It is supposed to be the 33rd joint venture and 60th company (after China Asset Management's completed merger with Citic Funds early this year) to appear in China's fund management industry.

Hu Bin, CEO at BNY Mellon's planned JV with Western Securities in Shanghai, says all is on track for the firm's setup. Since the China Securities Regulatory Commission gave the firm its green light to start hiring after the Chinese New Year, the firm has already been able to line up a core team for the company's management. He confirms the firm has completed key hires for a CIO, chief compliance officer and chief operation officer. The CEO of Western Securities will step up to become chairman of the firm. These various appointments have been decided, but the names cannot be released as they have yet to receive CSRC approval.

Furthermore, Hu says the Shanghai branch of the CSRC made an on-site inspection about two weeks ago. A further assessment meeting of the JV's readiness is expected to happen in the coming weeks. The three appointments and the meetings are seen as late-stage indicators that the JV is close to receiving a license to begin business. (The JV's chief compliance officer had been a CSRC official in Xian.)

Upon qualification, Hu intends to spend the first three years building a track record and developing a product line that will include equity, balanced, fixed income and index funds. Hu says he wants the business break even within three years and to qualify for QDII status, implying the company intends to gather at least Rmb20 billion worth of assets to meet the CSRC's minimum requirement for QDII qualification.

Further to domestic retail assets, which currently account for the bulk of assets in China's fund management industry, Hu says BNY Mellon Western has its sights set on becoming a QFII advisor. The company will actively pursue QFII sub-advisory deals with foreign institutional investors to bolster its business.

Hu's optimism for the JV's future in China is imperturbable. He is certain of the opportunities ahead of the JV even amidst a background of regulation reform and ever larger concentration in the competition. Based on data provided by Z-Ben Advisors, the top 20 firms in the industry now account for some 70.92% of market share, leaving the other 40 firms chasing the rest. (The top 10 firms account for 47.91%.)

Hu appears unbothered by the recent breakup of the QDII advisory deal between BNY Mellon and China Southern Fund Management. He believes BNY Mellon remains a sound brand with broad recognition in the financial community in China. And the proof is that the JV has been able to attract strong talent to its job interviews.

Hu also points to BNY Mellon's strong relationships with China Construction Bank and ICBC from the international custodian business. The two banks are known to have dominated fund sales in China by having over 50% of all market share. The JV will also be able to leverage Western Securities 30+ branches across China. Western is active in Shaanxi, Beijing, Shanghai, Shenzhen, Shandong and Jiangsu.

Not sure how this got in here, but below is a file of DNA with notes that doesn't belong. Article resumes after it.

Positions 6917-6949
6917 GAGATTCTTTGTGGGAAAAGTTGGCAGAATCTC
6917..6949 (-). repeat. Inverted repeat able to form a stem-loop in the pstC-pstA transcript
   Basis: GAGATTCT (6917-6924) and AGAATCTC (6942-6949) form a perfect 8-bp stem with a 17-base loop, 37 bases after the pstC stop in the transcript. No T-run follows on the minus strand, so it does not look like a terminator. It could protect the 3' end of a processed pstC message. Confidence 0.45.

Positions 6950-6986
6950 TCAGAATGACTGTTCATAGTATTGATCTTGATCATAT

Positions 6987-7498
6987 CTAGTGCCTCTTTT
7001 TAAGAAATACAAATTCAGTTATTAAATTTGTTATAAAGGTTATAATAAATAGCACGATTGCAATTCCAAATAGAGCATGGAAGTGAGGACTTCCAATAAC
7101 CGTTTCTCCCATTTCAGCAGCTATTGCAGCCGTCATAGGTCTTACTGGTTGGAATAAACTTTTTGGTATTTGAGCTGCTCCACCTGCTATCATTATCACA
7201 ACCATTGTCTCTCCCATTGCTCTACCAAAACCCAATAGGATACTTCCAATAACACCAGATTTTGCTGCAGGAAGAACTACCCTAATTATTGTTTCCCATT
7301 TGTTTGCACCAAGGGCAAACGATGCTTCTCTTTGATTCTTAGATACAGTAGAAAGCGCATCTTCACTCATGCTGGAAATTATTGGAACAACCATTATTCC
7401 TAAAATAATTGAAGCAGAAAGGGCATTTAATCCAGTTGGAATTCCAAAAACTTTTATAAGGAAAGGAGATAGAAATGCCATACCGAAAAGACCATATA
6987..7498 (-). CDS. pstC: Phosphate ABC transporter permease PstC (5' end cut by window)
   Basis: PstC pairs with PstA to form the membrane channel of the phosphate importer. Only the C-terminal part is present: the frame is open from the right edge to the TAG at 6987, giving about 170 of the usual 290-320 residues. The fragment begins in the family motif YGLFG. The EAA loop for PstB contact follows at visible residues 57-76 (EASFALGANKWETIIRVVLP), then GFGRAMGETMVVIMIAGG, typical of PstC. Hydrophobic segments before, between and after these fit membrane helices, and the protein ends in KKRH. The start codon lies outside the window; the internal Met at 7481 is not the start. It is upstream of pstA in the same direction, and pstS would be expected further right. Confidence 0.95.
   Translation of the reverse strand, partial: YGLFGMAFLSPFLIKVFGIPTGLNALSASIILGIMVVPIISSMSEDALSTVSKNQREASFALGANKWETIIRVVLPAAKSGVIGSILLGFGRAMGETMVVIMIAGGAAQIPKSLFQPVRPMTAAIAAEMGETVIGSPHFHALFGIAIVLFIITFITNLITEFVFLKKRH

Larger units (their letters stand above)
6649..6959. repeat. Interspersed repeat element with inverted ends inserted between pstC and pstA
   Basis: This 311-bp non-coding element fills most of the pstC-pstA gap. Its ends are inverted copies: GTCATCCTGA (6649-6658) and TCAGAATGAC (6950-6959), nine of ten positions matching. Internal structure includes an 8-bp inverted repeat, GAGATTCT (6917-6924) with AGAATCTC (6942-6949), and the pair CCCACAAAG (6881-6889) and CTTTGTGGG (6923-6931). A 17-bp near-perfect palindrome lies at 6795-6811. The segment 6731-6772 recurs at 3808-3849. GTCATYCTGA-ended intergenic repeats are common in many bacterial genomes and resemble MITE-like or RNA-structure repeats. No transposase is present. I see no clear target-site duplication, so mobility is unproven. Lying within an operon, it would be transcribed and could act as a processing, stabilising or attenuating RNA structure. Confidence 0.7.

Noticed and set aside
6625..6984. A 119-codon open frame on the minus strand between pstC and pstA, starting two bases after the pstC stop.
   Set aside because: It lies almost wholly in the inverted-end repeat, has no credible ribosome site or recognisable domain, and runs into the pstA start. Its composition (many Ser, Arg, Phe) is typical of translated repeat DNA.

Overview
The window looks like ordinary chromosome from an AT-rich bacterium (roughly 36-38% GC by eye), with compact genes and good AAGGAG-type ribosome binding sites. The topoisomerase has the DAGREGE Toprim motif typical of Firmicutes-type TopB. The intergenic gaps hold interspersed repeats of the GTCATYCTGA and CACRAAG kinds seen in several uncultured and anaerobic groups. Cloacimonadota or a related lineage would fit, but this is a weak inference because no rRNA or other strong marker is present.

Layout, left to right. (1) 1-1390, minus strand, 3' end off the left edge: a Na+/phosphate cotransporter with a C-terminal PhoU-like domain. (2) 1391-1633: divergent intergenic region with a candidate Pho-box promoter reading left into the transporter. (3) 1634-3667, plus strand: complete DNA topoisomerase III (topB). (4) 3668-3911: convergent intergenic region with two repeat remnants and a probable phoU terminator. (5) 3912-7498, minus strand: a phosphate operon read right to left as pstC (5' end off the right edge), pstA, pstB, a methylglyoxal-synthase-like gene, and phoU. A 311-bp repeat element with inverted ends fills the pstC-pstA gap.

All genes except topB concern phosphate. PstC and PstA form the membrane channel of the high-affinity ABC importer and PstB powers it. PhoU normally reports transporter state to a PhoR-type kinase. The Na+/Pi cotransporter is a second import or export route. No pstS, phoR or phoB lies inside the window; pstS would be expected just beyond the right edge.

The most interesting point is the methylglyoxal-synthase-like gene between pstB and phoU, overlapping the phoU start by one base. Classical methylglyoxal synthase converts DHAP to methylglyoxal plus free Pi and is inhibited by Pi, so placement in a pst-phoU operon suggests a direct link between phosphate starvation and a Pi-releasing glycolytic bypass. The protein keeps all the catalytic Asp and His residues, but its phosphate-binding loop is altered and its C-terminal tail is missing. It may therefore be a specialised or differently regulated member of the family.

Where most new fund entrants tend to sign onto expensive custodian deals and give away a large portion of management fees just to get on a bank's distribution list, BNY Mellon Western's objective is to stay profitable.

Hu will assert a hiring policy that will ensure the JV's independence. Only a total of three staff will come from the BNY Mellon side: Hu himself, his secretary and a chief marketing officer. The rest of the team will be hired locally and in overseas markets. Hu has also been travelling to San Francisco and Boston to recruit overseas Chinese with international asset management experience, whom Hu thinks should make up to half of the company's investment team.

The other half will be local talent with a proven track record in investing in the onshore Chinese securities market, he says. Market speculation suggests that Hu has already managed to poach a CIO from one of three houses: China Southern, Bocom Schroders or Invesco Great Wall. Though Hu wouldn't comment on the appointment until CSRC issues its approval.

Hu has work for BNY Mellon for a decade, straight after completing his MBA in the US. Before moving to the US, Hu received a PhD in a dual engineering programme between Shanghai's Jiaotong University and the City University of Hong Kong. He was responsible for setting up a hedge fund named Coefficient Global under a subsidiary for BNY Mellon in 2006 before taking up the CEO post for the JV at the end of 2007.

The CSRC has frozen the issuance of all new business licenses for fund companies for close to a year. The last firm to be approved by the CSRC was Minsheng Royal Fund Management, a JV between Minsheng Bank and the Royal Bank of Canada, which opened shop in October last year. According to How-How Zhang, an analyst at Z-Ben Advisors, a total of 11 companies are in the queue, six of which will be JVs.

After BNY Mellon Western, the next company expected to receive approval will be Ping An's planned JV with Singapore UOB Group. Other companies also in the pipeline include JVs between Bank of Beijing and Bank of Nova Scotia, Industrial Bank and Natixis, Aviva Investors and Cofco, Huaxia Bank and F&C Asset Management.